It can be said that the difference between mysticism and Christianity is the message of the Bible. Christianity is not founded on a vague notion of who God is based on mystical guesswork; rather, it is built on the foundation of a concrete, divine revelation.
Furthermore, superficial Christians are not interested in the correct interpretations of God;'s Word. Only true, mature Christians understand the seriousness and necessity of such a commitment. Only when believers consider the Bible to be the ONE SOURCE OF FAITH and honestly interpret it according to fundamental rules of communication can it have an impact on their lives.
Deuteronomy 29:29 d9stinguishes between the secret things which are known only by God and those things which He has chosen to "reveal" to humanity through His deeds and His words. The things He has chosen to reveal are contained in the Bible.
Just imagine trying to serve God without His written Word. His redemptive acts would be passed on to us through the ages as mere hearsay. His characteristics would be unknown, and every mystic would have a different opinion of God's personality. The ways of salvation would be varied as the persons proclaiming them.
Certainly God reveals Himself indirectly through nature. redemptive acts. and divine miracles. However, if humankind's revelation of God were limited to these things, the tendency would surely be to neglect, distort, or misinterpret His actions. In short, without a revelation recording and explaining God's deeds, revealing His person, and describing His will, our faith would be reduced to the guesses of mystics. Obviously, every person would worship God in his or her own way.
Have you ever been misquoted? Perhaps you spoke to a person about a sensitive matter and he or she misinterpreted what you said to another person, completely missing your point.The result can be exasperating and even damaging to your character and friendships. You may have to explain a second time what you actually meant to communicate.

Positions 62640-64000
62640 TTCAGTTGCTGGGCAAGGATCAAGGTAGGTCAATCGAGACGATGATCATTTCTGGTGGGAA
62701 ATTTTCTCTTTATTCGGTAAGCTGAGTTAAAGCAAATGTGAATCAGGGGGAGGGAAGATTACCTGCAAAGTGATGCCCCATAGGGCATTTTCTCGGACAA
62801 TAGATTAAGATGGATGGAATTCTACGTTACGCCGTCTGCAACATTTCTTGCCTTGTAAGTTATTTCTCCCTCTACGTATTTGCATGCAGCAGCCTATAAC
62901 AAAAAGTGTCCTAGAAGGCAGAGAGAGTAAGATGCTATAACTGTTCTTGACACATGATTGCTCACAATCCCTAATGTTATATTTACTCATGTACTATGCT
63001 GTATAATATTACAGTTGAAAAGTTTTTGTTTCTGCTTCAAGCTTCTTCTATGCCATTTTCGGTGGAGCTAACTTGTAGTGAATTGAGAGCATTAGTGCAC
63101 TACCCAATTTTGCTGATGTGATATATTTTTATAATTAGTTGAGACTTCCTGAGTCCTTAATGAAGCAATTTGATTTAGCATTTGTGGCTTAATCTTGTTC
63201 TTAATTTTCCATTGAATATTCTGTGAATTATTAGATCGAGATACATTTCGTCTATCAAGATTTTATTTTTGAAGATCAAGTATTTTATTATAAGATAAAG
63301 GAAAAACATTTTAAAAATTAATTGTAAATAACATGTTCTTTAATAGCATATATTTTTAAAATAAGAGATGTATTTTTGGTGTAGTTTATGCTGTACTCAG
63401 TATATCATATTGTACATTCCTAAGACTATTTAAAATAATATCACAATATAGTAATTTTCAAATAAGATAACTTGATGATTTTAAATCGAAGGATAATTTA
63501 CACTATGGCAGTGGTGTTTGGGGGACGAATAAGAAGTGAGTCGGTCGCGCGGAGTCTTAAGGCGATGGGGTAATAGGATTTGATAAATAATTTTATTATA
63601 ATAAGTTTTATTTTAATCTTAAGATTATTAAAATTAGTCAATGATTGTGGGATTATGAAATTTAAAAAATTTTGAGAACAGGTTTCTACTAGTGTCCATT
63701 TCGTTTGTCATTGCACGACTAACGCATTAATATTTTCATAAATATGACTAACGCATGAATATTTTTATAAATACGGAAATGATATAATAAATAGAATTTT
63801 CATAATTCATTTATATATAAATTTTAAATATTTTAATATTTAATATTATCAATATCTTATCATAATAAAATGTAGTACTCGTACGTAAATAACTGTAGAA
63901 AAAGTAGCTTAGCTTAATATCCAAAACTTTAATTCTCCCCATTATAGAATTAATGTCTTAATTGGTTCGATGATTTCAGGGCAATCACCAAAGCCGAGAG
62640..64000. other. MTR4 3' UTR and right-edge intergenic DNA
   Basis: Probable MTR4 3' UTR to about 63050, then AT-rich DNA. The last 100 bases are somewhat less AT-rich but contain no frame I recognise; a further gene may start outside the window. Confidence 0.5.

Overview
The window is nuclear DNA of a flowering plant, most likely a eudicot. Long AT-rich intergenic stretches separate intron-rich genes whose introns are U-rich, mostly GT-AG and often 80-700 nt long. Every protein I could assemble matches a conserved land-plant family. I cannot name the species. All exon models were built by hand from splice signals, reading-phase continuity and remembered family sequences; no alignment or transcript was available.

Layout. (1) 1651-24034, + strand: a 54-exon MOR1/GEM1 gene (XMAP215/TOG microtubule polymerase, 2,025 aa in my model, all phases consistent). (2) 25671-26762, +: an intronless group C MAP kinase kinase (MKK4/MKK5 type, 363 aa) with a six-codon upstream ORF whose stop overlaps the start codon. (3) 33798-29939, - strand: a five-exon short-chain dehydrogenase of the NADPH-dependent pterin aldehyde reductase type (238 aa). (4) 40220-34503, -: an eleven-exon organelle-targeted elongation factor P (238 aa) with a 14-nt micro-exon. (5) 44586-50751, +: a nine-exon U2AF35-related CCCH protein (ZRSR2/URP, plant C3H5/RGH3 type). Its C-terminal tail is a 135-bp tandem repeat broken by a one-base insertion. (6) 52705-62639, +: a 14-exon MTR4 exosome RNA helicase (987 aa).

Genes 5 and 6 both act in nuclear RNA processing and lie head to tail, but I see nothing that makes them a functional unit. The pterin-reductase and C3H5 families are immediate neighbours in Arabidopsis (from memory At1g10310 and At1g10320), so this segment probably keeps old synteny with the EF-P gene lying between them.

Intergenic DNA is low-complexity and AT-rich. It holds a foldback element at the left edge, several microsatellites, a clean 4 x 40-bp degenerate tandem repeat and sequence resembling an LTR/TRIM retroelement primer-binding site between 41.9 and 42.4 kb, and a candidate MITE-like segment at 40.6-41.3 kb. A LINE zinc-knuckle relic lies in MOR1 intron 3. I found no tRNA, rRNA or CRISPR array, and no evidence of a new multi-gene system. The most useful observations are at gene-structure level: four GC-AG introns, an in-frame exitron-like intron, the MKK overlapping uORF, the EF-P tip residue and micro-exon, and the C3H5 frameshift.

Likewise, God's attempts to communicate with us are often misconstrued. How often He is misquoted by well intentioned preachers who do not adhere to the universal rules of interpretation. Rightly enough, one pastor exclaimed in dismay, "There is no folly, no God-dishonoring theology, no iniquity, . . . for which chapter and verse may not be cited by an enslaved intelligence."
This occurs when the interpreter, through ignorance or by choice, sets aside the laws of interpretation. It is obvious that every trustworthy, reliable interpreter of God's Word needs to know the general rules that govern interpretation. Without a systematic interpretation of these rules, there is no end to the errors that can be taught from the BIble.
But if rules for interpreting communication are general and natural to communication, why must they be studied? Actually we use these rules constantly, but do not consciously consider them until the process of communication is complicated or obscured by factors such as urgency or time lapse. Our minds, the receptors of God's communication, are separated from the original author's intentions by thousands of years, different cultures, languages, and historical situations. Any of these 'gaps' between us and the author require a definitive knowledge of these guidelines to define God's message correctly.
Apart from these natural gaps, many passages of the Bible are difficult to understand without intensive study. The apostle Peter not only acknowledged such passages but also warned that if not correctly interpreted they could become distorted.
He [Paul] writes the same way in all his letters, speaking in them of these matters. His letters contain some things that are hard to understand, which ignorant and unstable people distort, as they do other Scriptures, to their own destruction. (2 Peter 3:16)
If we could realize the devastating effects of incorrect biblical interpretation and could appreciate the privilege of correctly understanding God's revelation, we would quickly be convinced that a systematic study of the rules of interpretation is not only necessary and advantageous, but also expedient.